The poem might symbolise the struggle of a shy, sensitive person to find a place in a brash, uncaring world. (The Lady of Shalott writes her name on her boat – a futile attempt to establish her identity in the ‘real’ world. Lancelot, the object of her passion, has no idea who she is – the indifference of the ‘real’ world.)
By a similar token, the poem can represent the ordeal of outsiders who try to fit in. They have a tremendous desire for normality, to be no longer persecuted and reviled, but when they enter the normal world, they fail to engage with it. In their despair, they may take their own lives.
The river down which the Lady floats may be the river of life, its currents too strong for sensitive beings, causing them to drift away into oblivion and death.
Another possibility is that the poem encapsulates the dilemma facing artists. To find the time and space to pursue their work (to weave their webs), they need to cut themselves off from ordinary life (to look, so to speak, obliquely rather than directly at the world; represented by looking at the world via a mirror). They may well become isolated and reclusive. In time, they may regard this lonely artistic existence as a curse and choose to plunge into ‘normal’ life, thus sacrificing their gift (the sacrifice being symbolised by The Lady of Shalott’s death), and they may fail in any case to establish a home and identity in the alien and hostile non-artistic world.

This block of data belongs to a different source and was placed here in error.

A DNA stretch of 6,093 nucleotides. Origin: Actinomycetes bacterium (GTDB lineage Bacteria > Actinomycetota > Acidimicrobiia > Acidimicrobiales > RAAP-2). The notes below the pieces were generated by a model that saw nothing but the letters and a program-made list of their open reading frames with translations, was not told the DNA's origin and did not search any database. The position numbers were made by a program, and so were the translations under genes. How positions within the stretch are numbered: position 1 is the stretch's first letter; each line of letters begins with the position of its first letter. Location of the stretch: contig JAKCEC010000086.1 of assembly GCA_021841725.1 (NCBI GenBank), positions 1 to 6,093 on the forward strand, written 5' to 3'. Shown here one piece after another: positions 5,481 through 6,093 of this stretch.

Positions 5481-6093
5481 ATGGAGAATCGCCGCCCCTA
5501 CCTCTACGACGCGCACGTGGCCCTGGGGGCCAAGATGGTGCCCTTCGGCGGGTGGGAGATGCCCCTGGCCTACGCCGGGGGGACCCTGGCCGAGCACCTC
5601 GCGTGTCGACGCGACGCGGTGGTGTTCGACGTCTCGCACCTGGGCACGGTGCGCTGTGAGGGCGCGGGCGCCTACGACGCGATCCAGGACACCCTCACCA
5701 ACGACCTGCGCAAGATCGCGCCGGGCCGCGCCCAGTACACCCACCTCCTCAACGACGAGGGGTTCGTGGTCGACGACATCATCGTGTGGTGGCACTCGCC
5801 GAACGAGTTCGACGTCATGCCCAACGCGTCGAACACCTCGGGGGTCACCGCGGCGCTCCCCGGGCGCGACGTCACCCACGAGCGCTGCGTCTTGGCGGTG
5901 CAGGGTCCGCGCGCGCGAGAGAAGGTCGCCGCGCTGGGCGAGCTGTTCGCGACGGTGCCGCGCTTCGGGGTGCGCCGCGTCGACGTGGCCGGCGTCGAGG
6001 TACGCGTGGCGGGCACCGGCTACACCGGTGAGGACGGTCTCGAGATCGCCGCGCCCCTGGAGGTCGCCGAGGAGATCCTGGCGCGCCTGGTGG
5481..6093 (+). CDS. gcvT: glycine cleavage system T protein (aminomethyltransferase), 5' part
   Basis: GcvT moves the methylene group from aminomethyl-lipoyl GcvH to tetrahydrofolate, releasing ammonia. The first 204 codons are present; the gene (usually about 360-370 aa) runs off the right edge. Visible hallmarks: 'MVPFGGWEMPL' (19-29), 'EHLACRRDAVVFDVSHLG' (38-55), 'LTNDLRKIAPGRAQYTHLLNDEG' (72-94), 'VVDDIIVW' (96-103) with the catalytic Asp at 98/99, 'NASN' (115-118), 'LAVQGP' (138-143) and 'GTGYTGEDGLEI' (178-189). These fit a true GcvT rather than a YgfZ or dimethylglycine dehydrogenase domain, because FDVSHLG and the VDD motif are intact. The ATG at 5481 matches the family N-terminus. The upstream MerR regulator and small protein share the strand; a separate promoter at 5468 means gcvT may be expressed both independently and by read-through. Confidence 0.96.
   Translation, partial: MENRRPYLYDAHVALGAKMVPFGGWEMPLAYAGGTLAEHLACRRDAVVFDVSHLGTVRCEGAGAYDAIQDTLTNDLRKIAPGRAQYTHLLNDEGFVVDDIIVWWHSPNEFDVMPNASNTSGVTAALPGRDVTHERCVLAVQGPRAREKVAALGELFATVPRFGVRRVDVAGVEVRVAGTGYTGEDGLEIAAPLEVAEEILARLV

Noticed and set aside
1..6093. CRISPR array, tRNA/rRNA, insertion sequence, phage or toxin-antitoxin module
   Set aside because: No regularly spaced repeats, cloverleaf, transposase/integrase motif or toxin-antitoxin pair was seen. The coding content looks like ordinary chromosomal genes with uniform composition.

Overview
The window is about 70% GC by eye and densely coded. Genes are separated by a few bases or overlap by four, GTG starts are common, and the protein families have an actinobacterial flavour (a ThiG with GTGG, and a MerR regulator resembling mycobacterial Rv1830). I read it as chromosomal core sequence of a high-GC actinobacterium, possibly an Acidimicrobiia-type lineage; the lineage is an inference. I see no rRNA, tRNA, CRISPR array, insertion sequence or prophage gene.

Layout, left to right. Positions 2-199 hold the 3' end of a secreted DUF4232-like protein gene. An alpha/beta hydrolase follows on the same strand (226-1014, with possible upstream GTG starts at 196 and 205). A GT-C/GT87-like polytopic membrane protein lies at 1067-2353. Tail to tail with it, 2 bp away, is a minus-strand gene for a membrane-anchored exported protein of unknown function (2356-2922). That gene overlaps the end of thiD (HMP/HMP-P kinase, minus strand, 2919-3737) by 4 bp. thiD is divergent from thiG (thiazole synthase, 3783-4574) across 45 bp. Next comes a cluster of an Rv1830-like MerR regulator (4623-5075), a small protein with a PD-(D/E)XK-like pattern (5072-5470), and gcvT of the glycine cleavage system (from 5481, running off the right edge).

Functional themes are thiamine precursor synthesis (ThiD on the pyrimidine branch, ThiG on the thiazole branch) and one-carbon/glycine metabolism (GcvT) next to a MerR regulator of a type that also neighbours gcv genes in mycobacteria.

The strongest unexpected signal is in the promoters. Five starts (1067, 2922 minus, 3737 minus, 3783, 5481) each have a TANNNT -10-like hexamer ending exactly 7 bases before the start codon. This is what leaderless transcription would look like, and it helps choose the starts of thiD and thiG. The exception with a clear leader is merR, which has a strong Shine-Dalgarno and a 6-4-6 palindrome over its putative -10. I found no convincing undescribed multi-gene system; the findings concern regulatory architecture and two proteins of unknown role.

In a similar vein, the tale may represent the academics in their ivory towers who study the ordinary world yet find it difficult to gain acceptance in that world. Their talents are simply not valued there, and they’re doomed if they go there.